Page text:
Increased expression of endoplasmic reticulum stress and unfolded protein response genes in peripheral blood mononuclear cells from patients with limited cutaneous systemic sclerosis and pulmonary arterial hypertension.
ABSTRACT: Pulmonary arterial hypertension (PAH), a common complication of limited cutaneous systemic sclerosis (lcSSc), is associated with alterations of markers of inflammation and vascular damage in peripheral blood mononuclear cells (PBMCs). Endoplasmic reticulum (ER) stress and the unfolded protein response (UPR) have been implicated in autoimmune and inflammatory diseases. The goal of this study was to assess whether markers of ER stress and the UPR are present in PBMCs from lcSSc patients with PAH.PBMCs were purified from 36 healthy controls, 32 lcSSc patients with PAH, and 34 lcSSc patients without PAH. Gene expression in healthy control PBMCs stimulated with thapsigargin was analyzed by DNA microarray. Genes were validated by quantitative real-time reverse transcription-polymerase chain reaction in PBMCs from healthy controls and lcSSc patients.Several ER stress/UPR genes, including BiP, activating transcription factor 4 (ATF-4), ATF-6, and a spliced form of X-box binding protein 1, were up-regulated in PBMCs from lcSSc patients, with the highest levels in patients with PAH. Thapsigargin up-regulated heat-shock proteins (HSPs) and interferon (IFN)-regulated genes in PBMCs from healthy controls. Selected HSP genes (particularly DnaJB1) and IFN-related genes were also found at significantly elevated levels in PBMCs from lcSSc patients, while IFN regulatory factor 4 expression was significantly decreased. There was a positive correlation between DnaJB1 and severity of PAH (measured by pulmonary artery pressure) (r = 0.56, P < 0.05) and between ER stress markers and interleukin-6 levels (r = 0.53, P < 0.0001) in PBMCs from lcSSc patients.This study demonstrates an association between select ER stress/UPR markers and lcSSc with PAH, suggesting that ER stress and the UPR may contribute to the altered function of circulating immune cells in lcSSc.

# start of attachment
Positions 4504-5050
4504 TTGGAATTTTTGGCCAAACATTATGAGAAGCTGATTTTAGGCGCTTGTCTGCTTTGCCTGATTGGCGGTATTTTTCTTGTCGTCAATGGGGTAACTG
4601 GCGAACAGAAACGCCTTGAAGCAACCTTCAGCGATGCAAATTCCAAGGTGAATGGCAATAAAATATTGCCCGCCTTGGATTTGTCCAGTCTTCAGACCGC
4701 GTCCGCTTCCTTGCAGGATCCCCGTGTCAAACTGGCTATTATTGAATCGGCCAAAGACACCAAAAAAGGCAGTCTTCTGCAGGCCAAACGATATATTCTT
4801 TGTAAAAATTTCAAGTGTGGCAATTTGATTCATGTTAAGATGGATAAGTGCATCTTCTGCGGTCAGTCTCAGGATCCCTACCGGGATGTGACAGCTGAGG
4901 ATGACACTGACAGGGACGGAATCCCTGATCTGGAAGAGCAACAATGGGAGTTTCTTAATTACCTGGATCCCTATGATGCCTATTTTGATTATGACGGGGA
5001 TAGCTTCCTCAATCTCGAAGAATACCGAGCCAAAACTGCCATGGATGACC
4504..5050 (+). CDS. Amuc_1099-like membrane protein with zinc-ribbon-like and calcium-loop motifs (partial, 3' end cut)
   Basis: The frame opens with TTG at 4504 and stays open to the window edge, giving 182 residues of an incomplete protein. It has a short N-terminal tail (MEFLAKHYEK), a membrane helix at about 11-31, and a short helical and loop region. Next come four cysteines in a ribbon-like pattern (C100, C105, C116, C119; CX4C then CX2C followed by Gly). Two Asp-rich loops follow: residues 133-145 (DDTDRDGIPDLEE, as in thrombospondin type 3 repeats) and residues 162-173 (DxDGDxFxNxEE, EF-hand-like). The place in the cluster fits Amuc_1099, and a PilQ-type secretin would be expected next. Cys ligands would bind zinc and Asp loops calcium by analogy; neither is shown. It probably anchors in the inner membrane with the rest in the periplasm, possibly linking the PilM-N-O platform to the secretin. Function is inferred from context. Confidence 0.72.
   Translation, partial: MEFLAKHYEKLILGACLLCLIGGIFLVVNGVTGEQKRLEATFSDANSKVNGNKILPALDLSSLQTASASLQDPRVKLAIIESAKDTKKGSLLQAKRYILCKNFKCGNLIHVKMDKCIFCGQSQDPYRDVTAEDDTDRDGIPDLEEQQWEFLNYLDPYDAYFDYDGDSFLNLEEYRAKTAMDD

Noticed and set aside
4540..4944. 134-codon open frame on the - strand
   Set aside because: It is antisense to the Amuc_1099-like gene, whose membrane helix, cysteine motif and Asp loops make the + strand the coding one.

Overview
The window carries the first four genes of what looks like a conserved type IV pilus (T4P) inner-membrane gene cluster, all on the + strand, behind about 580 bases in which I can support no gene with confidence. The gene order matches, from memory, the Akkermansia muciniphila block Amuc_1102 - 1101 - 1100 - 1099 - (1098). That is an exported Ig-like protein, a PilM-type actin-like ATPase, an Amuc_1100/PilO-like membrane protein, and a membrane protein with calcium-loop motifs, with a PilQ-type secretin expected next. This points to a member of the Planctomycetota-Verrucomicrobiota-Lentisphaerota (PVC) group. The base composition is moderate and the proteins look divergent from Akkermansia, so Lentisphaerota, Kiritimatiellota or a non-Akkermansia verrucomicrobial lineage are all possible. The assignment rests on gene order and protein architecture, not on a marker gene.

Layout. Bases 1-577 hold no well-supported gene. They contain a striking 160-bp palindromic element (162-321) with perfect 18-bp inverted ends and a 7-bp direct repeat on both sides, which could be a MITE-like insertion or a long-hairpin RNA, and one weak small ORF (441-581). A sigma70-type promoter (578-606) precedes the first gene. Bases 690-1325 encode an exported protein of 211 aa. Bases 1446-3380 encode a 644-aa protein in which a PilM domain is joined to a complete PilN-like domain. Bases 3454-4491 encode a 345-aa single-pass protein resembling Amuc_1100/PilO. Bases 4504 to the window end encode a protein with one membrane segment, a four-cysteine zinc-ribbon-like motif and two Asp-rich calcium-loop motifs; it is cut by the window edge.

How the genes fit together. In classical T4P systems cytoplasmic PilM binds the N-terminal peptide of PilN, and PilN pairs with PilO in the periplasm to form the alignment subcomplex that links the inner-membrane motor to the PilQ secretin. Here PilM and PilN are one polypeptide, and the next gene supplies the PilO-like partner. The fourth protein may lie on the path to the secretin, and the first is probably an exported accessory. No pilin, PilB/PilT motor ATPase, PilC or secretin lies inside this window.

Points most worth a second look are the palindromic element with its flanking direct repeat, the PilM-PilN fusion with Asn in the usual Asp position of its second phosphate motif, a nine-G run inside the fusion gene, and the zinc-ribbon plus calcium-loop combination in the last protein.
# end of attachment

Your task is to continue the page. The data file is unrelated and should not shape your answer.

Project description:The goal of this study was to assess whether the presence of HLA-B*35 contributes to activation of ER stress/UPR and inflammation in lcSScPAH PBMC. HLA-B*35 is associated with increased risk of developing PAH in lcSSc patietns. Also we previously reported that HLA-B*35 induces ECs dysfunction via activation of ER stress/UPR and upregulation of the inflammatory response. Our study demonstrates that HLA-B*35 contributes to the dysregulated expression of selected ER stress, inflammation and proliferation related genes in lcSSc patient PBMCs, as well as healthy individuals, thus supporting a pathogenic role of HLA-B*35 as a risk factor for developing PAH in SSc patients. Overall design: In this study, PBMCs from 3 healthy controls were investigated.